Sunday, December 25, 2011

New York City Department of Environmental Protection (DEP) Proposes Enhanced On-Site Stormwater Controls for New Construction Projects to Improve Harbor Water Quality
On September 29, 2011 Environmental Protection Commissioner Carter Strickland proposed a rule requiring new construction and major building alteration projects to capture more stormwater runoff, provide additional capacity in the combined sewer system and reduce street flooding. New York City, like other older urban areas, is largely serviced by a combined sewer system where stormwater and wastewater are carried through a single pipe. During heavy storms, the system can exceed its capacity and must discharge a mix of stormwater and wastewater — called a combined sewer overflow, or CSO — into New York Harbor. Enhancing an already existing requirement, the rule will employ a wide range of on-site stormwater control techniques to all new development, redevelopment and major alterations in combined sewer areas. For a typical site over 5,000 square feet, DEP estimates that the rule will limit stormwater discharge to 10% of its present permitted flow to the combined sewer system using cost-effective detention, infiltration, and conservation techniques. This rule will lead to on-site control systems that are projected to reduce combined sewer overflows by as much as 800 million gallons over the next 20 years based on historic development trends. No existing homes or developments will be impacted by the new rule. The rule delivers a key component of the NYC Green Infrastructure Plan announced by Mayor Bloomberg last September.

"Combined sewer overflows remain one of the greatest challenges to water quality in New York Harbor," said Commissioner Strickland. "Our Green Infrastructure Plan seeks to control water at the source to keep it out of our sewers while balancing compliance costs. Through several years of outreach to the real estate, development and environmental communities, we have received many comments to adopt innovative and cost-effective techniques, and the final rule allows additional opportunities to use infiltration and recycling systems to meet control requirements."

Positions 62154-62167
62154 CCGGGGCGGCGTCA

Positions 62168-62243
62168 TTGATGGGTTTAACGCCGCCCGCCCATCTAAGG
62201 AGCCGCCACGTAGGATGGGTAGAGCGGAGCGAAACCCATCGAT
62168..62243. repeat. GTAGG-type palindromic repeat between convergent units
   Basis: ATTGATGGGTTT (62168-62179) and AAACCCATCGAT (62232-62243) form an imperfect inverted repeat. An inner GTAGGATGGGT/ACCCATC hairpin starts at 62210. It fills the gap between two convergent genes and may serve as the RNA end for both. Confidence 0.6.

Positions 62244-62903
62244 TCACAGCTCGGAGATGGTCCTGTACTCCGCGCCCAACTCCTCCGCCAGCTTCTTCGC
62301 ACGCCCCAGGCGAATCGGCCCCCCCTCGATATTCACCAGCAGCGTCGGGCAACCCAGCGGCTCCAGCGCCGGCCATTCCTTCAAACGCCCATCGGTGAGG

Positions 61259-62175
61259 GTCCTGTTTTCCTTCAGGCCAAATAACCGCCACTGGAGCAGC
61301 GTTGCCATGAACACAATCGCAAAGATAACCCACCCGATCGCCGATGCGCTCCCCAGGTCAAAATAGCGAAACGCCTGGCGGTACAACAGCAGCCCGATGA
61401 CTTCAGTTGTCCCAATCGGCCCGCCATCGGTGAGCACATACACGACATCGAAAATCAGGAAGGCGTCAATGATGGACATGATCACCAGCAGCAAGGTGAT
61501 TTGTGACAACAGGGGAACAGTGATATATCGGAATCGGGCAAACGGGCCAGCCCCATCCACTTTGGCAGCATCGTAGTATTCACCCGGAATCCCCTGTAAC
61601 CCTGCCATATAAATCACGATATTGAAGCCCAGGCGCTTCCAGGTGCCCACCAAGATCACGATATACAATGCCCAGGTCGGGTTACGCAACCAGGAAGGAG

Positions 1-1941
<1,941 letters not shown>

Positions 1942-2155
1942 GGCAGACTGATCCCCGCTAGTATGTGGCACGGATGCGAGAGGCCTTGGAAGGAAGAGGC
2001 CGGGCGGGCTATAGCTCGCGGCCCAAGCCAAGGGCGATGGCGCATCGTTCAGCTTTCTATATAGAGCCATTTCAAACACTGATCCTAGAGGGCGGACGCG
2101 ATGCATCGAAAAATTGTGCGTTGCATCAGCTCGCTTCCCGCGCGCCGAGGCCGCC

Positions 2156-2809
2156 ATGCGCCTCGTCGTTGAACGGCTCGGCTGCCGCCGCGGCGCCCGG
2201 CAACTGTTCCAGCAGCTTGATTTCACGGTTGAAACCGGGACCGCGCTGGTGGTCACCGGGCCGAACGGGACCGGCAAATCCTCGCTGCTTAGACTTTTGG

The new proposed rule will reduce the amount of stormwater runoff discharged from new development projects as part of DEP's existing permitting processes. The current rule is based on a number of different factors such as existing sewer design criteria, property type, size, and drainage area of the lot. The new rule will reduce current limits for runoff to 10% of present permitted flows through the use of innovative control systems, such as blue roofs, green roofs, or subsurface gravel beds and stormwater chambers. For example, a typical one-acre site currently allowed to release 2.5 cubic feet per second under existing standards, will now be required to detain and release runoff at 0.25 cubic feet per second through some combination of on-site stormwater control systems. The cost impact of the new standard on a project's development is estimated to be an additional 0.3% to 1.5% of total costs.

The rule was developed through several task force meetings DEP conducted with the Mayor's Office of Long-Term Planning and Sustainability and its partners across city agencies. Over the past two years, DEP has received input from building industry which includes real estate, development and professional applicants, and environmental organizations, including the Real Estate Board of New York, the Regional Planning Association, American Institute of Architects, Buildings Sustainability Board, Citizens for Affordable Housing, US Green Buildings Council and the Green Infrastructure Steering Committee. Based on extensive feedback, the rule credits infiltration into soil and recycling for on-site use, which can reduce the size of stormwater control systems.

To assist with the implementation of the new rule, DEP will release a companion document, Guidelines for the Design and Construction of Stormwater Management Systems, offering guidance to the development community and applicants with the selection, planning, design and construction of on-site stormwater detention systems. The manual was developed in consultation with the Department of Buildings, and will feature guidance on siting, design and construction considerations for various stormwater control systems, as well as operation and maintenance recommendations. The guidelines will be continually updated to reflect the latest technology and best practices.

New York City Department of Environmental Protection (DEP)
September 29, 2011

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